For the many Jews who side with Israel in its dealings with Palestinians — a number of whom are Aipac members — “that was like fingernails across the chalkboard,” said Ari Fleischer, the former spokesman for President George W. Bush. Mr. Trump later modified his position to be more pro-Israel, but his wavering left many unconvinced.

So while Mr. Trump has proved to be a master salesman at rallies and debates, the crowd he is addressing on Monday, a leery group looking for meaningful specifics, may be his toughest sell yet.

Mr. Trump’s Palm Beach club, Mar-a-Lago, was marketed as a Jewish alternative to the town’s private clubs that had historically excluded Jews. Credit Eric Thayer for The New York Times
“He’s said a variety of things over the years, much of it favorable to Israel, much of it ambiguous more recently,” said Josh Block, a former Aipac spokesman who now runs a pro-Israel nonprofit in Washington. “The speech is an important opportunity for this audience to hear what he really thinks on these issues that matter a great deal.”
As has often been the case with Mr. Trump’s campaign, it is unclear how much the revulsion over his comments and behavior matters in the voting booth. Little data exist on Jewish attitudes toward Mr. Trump, and because most American Jews are Democrats, they will not have a chance to weigh in on him unless he becomes the Republican nominee.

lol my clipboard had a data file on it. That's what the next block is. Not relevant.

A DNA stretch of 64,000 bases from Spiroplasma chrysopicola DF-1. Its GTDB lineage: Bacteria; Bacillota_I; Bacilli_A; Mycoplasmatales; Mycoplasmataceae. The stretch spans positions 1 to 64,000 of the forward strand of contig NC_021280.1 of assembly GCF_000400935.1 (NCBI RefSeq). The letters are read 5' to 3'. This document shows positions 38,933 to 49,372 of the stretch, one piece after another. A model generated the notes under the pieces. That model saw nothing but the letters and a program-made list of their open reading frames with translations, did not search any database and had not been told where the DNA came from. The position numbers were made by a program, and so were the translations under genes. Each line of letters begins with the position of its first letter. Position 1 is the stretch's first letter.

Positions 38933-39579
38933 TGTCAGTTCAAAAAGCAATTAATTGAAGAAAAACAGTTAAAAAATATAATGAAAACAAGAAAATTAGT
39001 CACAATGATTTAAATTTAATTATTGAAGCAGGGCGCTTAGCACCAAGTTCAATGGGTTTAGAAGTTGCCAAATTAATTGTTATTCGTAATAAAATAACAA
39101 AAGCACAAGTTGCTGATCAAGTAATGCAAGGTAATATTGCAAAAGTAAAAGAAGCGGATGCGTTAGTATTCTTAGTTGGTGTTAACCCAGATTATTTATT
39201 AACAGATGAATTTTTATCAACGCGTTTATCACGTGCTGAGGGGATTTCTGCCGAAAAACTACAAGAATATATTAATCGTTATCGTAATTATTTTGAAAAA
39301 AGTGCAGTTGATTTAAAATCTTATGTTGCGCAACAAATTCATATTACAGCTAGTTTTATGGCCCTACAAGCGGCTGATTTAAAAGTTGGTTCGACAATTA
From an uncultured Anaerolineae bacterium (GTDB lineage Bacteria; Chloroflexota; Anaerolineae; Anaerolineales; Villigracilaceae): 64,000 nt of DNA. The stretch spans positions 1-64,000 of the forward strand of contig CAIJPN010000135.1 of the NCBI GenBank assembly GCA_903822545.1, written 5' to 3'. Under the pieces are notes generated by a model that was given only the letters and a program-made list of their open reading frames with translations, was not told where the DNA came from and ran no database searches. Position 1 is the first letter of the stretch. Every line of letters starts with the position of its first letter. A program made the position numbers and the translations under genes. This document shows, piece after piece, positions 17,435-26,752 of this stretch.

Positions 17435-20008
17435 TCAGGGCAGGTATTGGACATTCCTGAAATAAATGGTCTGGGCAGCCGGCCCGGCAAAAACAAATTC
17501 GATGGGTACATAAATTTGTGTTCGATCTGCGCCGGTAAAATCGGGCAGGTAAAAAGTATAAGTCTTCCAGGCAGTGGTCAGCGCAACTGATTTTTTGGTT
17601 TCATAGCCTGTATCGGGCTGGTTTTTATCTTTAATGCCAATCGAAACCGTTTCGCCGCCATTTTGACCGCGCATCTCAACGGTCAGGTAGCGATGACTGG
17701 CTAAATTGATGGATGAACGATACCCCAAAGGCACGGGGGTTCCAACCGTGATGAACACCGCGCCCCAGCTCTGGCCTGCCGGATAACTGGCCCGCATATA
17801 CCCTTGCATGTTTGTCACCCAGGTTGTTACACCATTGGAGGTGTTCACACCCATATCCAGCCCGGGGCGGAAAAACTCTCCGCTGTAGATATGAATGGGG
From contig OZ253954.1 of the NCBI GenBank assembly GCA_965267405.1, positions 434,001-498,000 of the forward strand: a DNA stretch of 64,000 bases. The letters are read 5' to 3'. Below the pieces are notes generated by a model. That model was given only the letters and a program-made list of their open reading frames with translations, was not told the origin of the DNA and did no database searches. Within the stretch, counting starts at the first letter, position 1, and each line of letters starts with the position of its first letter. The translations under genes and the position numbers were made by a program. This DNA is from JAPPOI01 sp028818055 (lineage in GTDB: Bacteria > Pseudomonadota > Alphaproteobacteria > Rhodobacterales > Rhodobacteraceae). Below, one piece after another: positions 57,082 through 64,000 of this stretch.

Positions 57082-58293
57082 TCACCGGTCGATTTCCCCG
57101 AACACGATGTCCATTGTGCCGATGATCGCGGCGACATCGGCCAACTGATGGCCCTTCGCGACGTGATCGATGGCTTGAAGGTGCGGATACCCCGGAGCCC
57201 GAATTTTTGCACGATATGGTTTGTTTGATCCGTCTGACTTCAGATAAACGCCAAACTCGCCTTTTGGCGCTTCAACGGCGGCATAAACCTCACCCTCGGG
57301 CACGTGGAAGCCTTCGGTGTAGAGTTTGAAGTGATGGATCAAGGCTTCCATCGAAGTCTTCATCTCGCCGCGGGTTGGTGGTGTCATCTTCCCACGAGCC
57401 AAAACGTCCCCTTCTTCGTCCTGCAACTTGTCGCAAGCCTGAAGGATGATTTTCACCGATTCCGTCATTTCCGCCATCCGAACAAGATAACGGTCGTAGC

Bruce Balsam, 59, who was walking into Sabbath services on Friday at Temple Emanu-El, the stately synagogue a few blocks north of Trump Tower on Fifth Avenue, said Mr. Trump’s shifting position on the Israeli-Palestinian conflict “really disturbs me.” But, he added, “I’d want to hear more about that.”
He said he considered Mr. Trump’s take on national security and Muslim immigration to be more “anti-Islamic” than “presidential,” but agreed that caution needed to be taken. “People who are coming from certain parts of the world, where anti-American sentiments are high, we should be highly cautious of,” Mr. Balsam said.
Mr. Balsam pointed to Temple Emanu-El, one of the largest Jewish institutions in the world, as an example. “You have armed guards outside,” he said, gesturing toward the New York Police Department’s counterterrorism officers, who are frequently stationed at the synagogue. “You have armed guards inside.”

Hope Hicks, a spokeswoman for the Trump campaign, said Mr. Trump “looks forward to speaking to a group whom he has tremendous respect for.”